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Abnormal ventilatory control in Parkinson's disease--further evidence for non-motor dysfunction.
Respir Physiol Neurobiol. 2011 Dec 15; 179(2-3):300-4.RP

Abstract

There has been increasing recognition of pre-motor manifestations of Parkinson's disease (PD) resulting from early brainstem involvement. We sought to determine whether ventilatory control is abnormal. Patients with PD without respiratory disease were recruited. Spirometry, lung volumes, diffusing capacity and respiratory muscle strength were assessed. Occlusion pressure and ventilation were measured with increasing CO(2). Arterial blood gases were taken at rest and following 20 min exposure to 15% O(2). A linear correlation assessed associations between respiratory function and indices of PD severity. 19 subjects (17 males) with mild-moderate PD were studied (mean (SD) age 66 (8) years). Respiratory flows and volumes were normal in 16/19. Maximum inspiratory and expiratory pressures were below LLN in 13/19 and 15/19 respectively. 7/15 had a reduced ventilatory response to hypercapnia and 11/15 had an abnormal occlusion pressure. There was no correlation between impairment of ventilatory response and reduction in respiratory muscle strength. Response to mild hypoxia was normal and there were no associations between disease severity and respiratory function. Our findings suggest that patients with mild-moderate PD have abnormal ventilatory control despite normal lung volumes and flows.

Authors+Show Affiliations

Department of Thoracic Medicine, Concord Repatriation General Hospital, Sydney, NSW, Australia. leigh.seccombe@sswahs.nsw.gov.auNo affiliation info availableNo affiliation info availableNo affiliation info availableNo affiliation info availableNo affiliation info availableNo affiliation info available

Pub Type(s)

Journal Article

Language

eng

PubMed ID

21982817

Citation

Seccombe, Leigh M., et al. "Abnormal Ventilatory Control in Parkinson's Disease--further Evidence for Non-motor Dysfunction." Respiratory Physiology & Neurobiology, vol. 179, no. 2-3, 2011, pp. 300-4.
Seccombe LM, Giddings HL, Rogers PG, et al. Abnormal ventilatory control in Parkinson's disease--further evidence for non-motor dysfunction. Respir Physiol Neurobiol. 2011;179(2-3):300-4.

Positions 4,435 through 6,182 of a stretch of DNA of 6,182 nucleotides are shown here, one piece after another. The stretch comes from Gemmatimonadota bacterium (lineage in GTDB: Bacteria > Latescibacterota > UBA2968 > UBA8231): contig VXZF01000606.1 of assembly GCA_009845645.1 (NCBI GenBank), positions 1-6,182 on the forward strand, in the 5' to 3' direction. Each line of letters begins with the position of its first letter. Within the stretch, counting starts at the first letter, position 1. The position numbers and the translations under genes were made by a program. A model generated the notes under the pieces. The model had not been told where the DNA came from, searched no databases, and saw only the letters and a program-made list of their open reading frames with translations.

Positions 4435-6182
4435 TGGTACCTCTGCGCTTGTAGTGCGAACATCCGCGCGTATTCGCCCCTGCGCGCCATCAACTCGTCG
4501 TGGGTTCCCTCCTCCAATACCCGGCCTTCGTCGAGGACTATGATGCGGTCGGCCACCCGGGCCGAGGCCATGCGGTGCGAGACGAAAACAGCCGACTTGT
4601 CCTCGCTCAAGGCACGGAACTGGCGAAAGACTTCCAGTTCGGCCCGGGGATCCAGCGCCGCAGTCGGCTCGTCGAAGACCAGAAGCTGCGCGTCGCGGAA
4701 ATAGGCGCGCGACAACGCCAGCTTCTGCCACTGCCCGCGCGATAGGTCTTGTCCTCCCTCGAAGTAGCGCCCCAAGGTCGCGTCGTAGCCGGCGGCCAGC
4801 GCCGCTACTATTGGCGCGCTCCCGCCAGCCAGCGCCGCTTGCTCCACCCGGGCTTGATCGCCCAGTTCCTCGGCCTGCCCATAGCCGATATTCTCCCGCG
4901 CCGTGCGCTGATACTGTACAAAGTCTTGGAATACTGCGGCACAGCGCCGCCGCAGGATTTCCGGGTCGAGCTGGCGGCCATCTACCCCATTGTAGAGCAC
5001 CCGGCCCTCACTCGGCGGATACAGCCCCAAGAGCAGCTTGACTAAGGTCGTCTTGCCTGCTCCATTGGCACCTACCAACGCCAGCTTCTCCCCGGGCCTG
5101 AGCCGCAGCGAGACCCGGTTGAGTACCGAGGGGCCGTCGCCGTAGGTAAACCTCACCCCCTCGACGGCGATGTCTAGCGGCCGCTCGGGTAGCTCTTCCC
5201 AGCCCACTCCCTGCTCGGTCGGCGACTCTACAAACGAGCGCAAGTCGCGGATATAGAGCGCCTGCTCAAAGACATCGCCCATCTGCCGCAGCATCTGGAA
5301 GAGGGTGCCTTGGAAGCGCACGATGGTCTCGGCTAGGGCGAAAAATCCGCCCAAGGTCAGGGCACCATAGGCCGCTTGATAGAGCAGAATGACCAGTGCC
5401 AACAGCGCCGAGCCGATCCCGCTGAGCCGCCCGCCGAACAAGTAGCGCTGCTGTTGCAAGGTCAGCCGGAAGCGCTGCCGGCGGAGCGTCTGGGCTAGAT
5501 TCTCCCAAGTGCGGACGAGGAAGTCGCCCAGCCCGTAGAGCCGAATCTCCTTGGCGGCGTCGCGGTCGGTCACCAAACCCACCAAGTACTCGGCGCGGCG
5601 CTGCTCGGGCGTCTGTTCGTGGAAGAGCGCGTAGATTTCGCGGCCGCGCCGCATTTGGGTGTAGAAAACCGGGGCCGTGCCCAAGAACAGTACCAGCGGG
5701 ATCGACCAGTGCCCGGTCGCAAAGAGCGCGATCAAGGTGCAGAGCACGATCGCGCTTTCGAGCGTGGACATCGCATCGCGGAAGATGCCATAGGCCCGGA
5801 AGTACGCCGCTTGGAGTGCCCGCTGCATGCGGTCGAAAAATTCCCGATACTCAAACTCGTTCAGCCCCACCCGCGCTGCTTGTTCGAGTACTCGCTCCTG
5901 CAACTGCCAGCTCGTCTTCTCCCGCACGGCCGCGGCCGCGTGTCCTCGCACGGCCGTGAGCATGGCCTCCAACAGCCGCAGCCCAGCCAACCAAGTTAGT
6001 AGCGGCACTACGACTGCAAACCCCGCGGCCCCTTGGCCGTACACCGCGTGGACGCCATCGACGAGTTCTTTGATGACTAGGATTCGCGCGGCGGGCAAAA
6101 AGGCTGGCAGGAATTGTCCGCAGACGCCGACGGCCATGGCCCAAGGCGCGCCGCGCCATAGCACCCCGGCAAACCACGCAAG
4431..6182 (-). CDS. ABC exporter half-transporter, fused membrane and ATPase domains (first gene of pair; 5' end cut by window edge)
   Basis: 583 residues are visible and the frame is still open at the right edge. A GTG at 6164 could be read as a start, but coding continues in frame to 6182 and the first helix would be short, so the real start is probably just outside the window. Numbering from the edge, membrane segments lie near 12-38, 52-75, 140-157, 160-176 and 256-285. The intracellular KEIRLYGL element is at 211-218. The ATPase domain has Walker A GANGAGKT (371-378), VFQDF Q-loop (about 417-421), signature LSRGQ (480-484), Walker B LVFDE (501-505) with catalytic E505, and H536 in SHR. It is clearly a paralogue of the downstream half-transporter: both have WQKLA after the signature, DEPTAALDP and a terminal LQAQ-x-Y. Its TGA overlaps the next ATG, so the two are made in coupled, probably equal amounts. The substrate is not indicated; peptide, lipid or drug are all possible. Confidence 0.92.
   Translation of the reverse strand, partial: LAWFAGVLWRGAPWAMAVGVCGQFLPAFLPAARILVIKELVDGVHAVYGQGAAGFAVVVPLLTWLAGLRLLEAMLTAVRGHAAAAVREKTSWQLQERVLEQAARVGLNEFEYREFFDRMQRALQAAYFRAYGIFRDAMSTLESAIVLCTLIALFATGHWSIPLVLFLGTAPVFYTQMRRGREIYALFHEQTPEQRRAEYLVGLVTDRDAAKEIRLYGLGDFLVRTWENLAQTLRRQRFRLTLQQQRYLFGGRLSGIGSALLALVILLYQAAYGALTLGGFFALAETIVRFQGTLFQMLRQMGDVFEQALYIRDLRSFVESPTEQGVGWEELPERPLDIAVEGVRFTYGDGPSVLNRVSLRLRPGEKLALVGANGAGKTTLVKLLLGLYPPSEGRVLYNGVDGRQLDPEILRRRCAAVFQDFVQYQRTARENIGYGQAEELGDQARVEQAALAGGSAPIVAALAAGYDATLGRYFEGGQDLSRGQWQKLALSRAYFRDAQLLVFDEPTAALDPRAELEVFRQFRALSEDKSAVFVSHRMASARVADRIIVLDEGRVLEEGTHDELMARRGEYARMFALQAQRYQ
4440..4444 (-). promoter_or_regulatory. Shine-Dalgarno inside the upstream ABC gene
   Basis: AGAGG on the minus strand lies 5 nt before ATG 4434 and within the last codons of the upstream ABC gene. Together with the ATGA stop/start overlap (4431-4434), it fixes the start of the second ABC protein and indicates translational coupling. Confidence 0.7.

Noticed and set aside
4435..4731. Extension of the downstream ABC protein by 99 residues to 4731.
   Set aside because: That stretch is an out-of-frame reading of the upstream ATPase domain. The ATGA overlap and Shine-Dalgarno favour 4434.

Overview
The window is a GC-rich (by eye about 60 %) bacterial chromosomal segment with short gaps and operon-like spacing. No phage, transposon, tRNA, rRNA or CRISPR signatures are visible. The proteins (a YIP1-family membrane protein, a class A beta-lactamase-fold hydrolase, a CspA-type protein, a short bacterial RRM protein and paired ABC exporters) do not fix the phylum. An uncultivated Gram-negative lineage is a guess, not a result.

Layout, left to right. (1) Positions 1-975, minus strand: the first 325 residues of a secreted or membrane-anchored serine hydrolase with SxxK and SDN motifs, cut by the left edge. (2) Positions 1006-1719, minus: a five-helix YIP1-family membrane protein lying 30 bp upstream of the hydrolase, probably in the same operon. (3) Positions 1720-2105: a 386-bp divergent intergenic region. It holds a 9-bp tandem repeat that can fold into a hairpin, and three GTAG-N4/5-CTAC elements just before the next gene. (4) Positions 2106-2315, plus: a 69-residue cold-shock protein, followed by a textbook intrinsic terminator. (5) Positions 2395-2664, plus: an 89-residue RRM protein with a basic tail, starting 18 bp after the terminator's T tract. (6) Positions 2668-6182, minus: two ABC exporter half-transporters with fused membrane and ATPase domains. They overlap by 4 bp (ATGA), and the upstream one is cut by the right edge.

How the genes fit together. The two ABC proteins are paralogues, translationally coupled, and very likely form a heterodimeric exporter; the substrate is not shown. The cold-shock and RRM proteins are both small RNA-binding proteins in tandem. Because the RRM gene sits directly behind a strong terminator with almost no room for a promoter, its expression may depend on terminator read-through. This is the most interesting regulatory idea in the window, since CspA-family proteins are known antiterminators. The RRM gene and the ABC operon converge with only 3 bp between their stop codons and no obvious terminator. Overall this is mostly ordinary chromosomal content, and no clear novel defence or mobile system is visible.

Seccombe, L. M., Giddings, H. L., Rogers, P. G., Corbett, A. J., Hayes, M. W., Peters, M. J., & Veitch, E. M. (2011). Abnormal ventilatory control in Parkinson's disease--further evidence for non-motor dysfunction. Respiratory Physiology & Neurobiology, 179(2-3), 300-4. https://doi.org/10.1016/j.resp.2011.09.012
Seccombe LM, et al. Abnormal Ventilatory Control in Parkinson's Disease--further Evidence for Non-motor Dysfunction. Respir Physiol Neurobiol. 2011 Dec 15;179(2-3):300-4. PubMed PMID: 21982817.
* Article titles in AMA citation format should be in sentence-case
TY - JOUR T1 - Abnormal ventilatory control in Parkinson's disease--further evidence for non-motor dysfunction. AU - Seccombe,Leigh M, AU - Giddings,Hugh L, AU - Rogers,Peter G, AU - Corbett,Alastair J, AU - Hayes,Michael W, AU - Peters,Matthew J, AU - Veitch,Elizabeth M, Y1 - 2011/09/29/ PY - 2011/07/26/received PY - 2011/09/02/revised PY - 2011/09/21/accepted PY - 2011/10/11/entrez PY - 2011/10/11/pubmed PY - 2012/6/13/medline SP - 300 EP - 4 JF - Respiratory physiology & neurobiology JO - Respir Physiol Neurobiol VL - 179 IS - 2-3 N2 - There has been increasing recognition of pre-motor manifestations of Parkinson's disease (PD) resulting from early brainstem involvement. We sought to determine whether ventilatory control is abnormal. Patients with PD without respiratory disease were recruited. Spirometry, lung volumes, diffusing capacity and respiratory muscle strength were assessed. Occlusion pressure and ventilation were measured with increasing CO(2). Arterial blood gases were taken at rest and following 20 min exposure to 15% O(2). A linear correlation assessed associations between respiratory function and indices of PD severity. 19 subjects (17 males) with mild-moderate PD were studied (mean (SD) age 66 (8) years). Respiratory flows and volumes were normal in 16/19. Maximum inspiratory and expiratory pressures were below LLN in 13/19 and 15/19 respectively. 7/15 had a reduced ventilatory response to hypercapnia and 11/15 had an abnormal occlusion pressure. There was no correlation between impairment of ventilatory response and reduction in respiratory muscle strength. Response to mild hypoxia was normal and there were no associations between disease severity and respiratory function. Our findings suggest that patients with mild-moderate PD have abnormal ventilatory control despite normal lung volumes and flows. SN - 1878-1519 UR - https://www.unboundmedicine.com/medline/citation/21982817/Abnormal_ventilatory_control_in_Parkinson's_disease__further_evidence_for_non_motor_dysfunction_ L2 - https://linkinghub.elsevier.com/retrieve/pii/S1569-9048(11)00346-6 DB - PRIME DP - Unbound Medicine ER -